Edward Linsmier

As a young attorney, Rex Jensen was first exposed to the real estate industry through a property acquisition case that involved entitlements. He was hooked.

“I just really liked all of it—the activity, the negotiating, the planning, the thinking ahead, the trying to make all these disparate pieces fit together and make them actually work,” Jensen says.

Sold on development and land planning, Jensen left the law world in 1982 to pursue his newfound passion working in planning, entitlement, infrastructure development, and more before eventually joining Schroeder-Manatee Ranch (SMR) in 1990 as its vice president of planning.

He found himself in the position as Interstate 75’s final stretch was being constructed next to SMR’s 33,000-acre property, which at the time was largely being used as a working ranch. “With the advent of I-75, the [Uihlein] family began to think in terms of future value and began an exercise of trying to develop a vision for this massive piece of property,” Jensen says.

At 50 square miles, the enormous undertaking needed to make economic sense, and that’s where Jensen arrived. “My predecessor cast out to try to find someone to help them bring a sense of economic reality into the planning process, and that unfortunately is when they found me,” he says.

With humor, but also gratitude, Jensen is thankful for the position he now holds as president and CEO of SMR and the firsthand effort he has made in developing Lakewood Ranch, the more than 27,000-home master plan, started in 1994.

Since 1994, Lakewood Ranch has expanded to include 39 villages, five business parks, and three town centers.
Courtesy Lakewood Ranch Since 1994, Lakewood Ranch has expanded to include 39 villages, five business parks, and three town centers.

“It’s been gratifying to look back at the results,” he says. “Sometimes when you’re in the heat of it, when you’re wondering if you are going to be allowed to continue developing or when you hit a large economic downturn as we did in 2007—which was an economic quagmire or ‘great extinction’ where 90% of our industry died—those were not particularly enjoyable experiences, but, you know, we have come through them, and, overall, it’s been a tremendous ride.”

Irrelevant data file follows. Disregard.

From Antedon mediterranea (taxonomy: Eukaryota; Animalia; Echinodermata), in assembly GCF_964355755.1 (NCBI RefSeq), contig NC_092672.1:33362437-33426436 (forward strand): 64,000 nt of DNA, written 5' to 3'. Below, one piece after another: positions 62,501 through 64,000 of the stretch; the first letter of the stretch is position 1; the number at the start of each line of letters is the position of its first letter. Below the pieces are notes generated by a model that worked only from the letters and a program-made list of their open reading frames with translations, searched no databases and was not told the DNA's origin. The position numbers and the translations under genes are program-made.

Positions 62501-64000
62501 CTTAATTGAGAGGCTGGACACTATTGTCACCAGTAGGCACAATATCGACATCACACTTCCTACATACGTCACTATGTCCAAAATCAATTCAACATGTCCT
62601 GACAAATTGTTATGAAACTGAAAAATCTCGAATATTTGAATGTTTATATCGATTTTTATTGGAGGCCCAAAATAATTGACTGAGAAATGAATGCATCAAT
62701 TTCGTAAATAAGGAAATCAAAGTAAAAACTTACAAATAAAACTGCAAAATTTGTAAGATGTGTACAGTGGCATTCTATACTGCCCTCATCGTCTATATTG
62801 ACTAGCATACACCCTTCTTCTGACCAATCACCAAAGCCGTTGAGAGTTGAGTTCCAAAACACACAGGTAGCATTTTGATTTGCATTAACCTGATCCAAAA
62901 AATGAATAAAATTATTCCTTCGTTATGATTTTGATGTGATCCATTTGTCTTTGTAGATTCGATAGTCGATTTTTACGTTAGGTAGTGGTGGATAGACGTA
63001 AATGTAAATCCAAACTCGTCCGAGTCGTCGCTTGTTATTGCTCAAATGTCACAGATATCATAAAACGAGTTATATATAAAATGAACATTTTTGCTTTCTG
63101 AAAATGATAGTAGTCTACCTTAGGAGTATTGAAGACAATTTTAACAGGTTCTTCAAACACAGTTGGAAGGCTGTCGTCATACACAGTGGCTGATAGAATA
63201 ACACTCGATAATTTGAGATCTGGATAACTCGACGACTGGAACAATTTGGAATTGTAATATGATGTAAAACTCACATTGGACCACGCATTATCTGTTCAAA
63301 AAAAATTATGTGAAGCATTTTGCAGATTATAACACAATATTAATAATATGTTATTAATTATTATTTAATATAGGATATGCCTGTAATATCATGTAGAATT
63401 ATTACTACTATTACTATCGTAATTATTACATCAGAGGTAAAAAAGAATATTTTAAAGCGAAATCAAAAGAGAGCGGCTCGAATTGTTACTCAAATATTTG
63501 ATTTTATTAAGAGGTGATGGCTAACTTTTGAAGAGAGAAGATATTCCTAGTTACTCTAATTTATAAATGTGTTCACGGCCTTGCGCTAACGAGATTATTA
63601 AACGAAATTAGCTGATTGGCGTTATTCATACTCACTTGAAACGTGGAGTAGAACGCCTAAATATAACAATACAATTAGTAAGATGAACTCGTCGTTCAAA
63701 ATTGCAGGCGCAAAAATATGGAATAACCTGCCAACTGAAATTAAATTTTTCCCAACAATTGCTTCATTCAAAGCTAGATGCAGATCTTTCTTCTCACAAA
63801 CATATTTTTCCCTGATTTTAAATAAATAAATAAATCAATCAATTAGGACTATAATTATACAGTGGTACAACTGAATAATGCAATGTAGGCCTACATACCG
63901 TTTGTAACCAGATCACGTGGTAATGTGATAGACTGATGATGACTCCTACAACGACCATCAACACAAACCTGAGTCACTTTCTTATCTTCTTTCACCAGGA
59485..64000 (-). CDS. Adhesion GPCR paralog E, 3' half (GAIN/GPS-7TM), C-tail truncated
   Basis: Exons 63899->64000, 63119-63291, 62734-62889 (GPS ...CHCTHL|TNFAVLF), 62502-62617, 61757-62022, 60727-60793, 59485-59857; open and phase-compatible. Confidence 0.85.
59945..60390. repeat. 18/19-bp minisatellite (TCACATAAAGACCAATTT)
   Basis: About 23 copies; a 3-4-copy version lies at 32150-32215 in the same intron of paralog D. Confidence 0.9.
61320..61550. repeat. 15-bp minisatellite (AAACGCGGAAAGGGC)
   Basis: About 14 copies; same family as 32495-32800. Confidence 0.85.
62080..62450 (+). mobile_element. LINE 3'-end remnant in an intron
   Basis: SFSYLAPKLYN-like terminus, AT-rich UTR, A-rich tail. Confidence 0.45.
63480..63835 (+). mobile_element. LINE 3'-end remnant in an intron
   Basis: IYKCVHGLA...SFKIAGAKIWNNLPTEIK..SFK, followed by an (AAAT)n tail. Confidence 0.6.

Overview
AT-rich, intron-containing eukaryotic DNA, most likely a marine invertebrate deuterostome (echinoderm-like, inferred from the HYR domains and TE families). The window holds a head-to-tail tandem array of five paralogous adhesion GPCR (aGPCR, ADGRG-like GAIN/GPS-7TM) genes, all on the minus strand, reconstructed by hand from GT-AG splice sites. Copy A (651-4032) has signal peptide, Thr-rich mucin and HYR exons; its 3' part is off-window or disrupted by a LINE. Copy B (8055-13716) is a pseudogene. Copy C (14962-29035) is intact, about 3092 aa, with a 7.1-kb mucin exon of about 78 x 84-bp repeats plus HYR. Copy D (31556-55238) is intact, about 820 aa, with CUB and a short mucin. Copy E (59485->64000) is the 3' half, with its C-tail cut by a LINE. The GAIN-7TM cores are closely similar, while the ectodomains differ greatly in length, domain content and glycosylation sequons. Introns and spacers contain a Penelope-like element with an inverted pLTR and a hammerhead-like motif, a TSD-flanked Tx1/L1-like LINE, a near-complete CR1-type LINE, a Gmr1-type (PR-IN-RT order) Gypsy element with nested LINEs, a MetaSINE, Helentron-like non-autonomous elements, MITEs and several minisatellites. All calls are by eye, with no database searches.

Above all, Jensen is enthusiastic that his plan and continued plans are working. At a public hearing last year, a planning commissioner remarked that he had never been in a traffic jam in Lakewood Ranch. “Others said they respected the fact that we kept our promises and that we’ve done things right,” he says. “It’s one thing to drink your own whiskey and believe your own story, but when you see it validated from an independent third party, that really is a good endorsement.”

Lakewood Ranch’s success began with its firm foundation and vision that Jensen has helped advance over the last three decades. Zooming out, Lakewood Ranch includes 39 residential villages or neighborhoods; five business parks; three town centers; a wealth of educational institutions, including eight public schools, six private schools, 15 preschools, and nine higher education campuses; medical facilities and senior care facilities; 150 miles of trails and parks with a parks and recreation program; a sports campus; Lakewood Ranch Golf and Country Club; and Sarasota Polo Club.

“Rex has played a crucial role in ensuring Lakewood Ranch stays innovative and up to date with the latest design, development, styles, trends, and business models—reflecting his dedication to delivering high-quality, modern, and desirable communities,” says John Cannon, president of John Cannon Homes, which has been building custom homes in Lakewood Ranch since its inception. “In addition to his forward-thinking, he is in tune with enhancing the human experience by understanding the importance of intertwining green spaces, a variety of recreational areas, and modern conveniences within the community. By including these elements in the planning and development of Lakewood Ranch, he has made it the successful master-planned community it is today.”

Speaking on Jensen’s partnership with builders, Jim Borris, CEO of Zilber Ltd., says the company’s Homes by Towne brand “is one of just eight founding builders on the Ranch. Starting in 1994, we have been there throughout every phase of this incredible master plan development. Working with Rex for the many years that we have has been a tremendous honor.

“Rex is not only knowledgeable and fair, but also a man of great integrity. It’s ‘what you see is what you get’ leadership. You never need to guess as to Rex’s position. That creates credibility, respect, trust, and relationship, all precisely descriptive of Rex, and so key to the Ranch’s success.”

In its beginnings, Jensen knew that the master plan would need to cater to multiple generations starting with a place for young families who could drive the economy. “You don’t do economic development if you don’t have a workforce in the area, so one of the things that we actually started with was a family-oriented village called Summerfield, where the homes started at $80,000 and went up to $130,000,” Jensen says. “And it turned out that a broad mix of people bought in that community. It wasn’t all young families. It was active adults, empty nesters, some retirees.”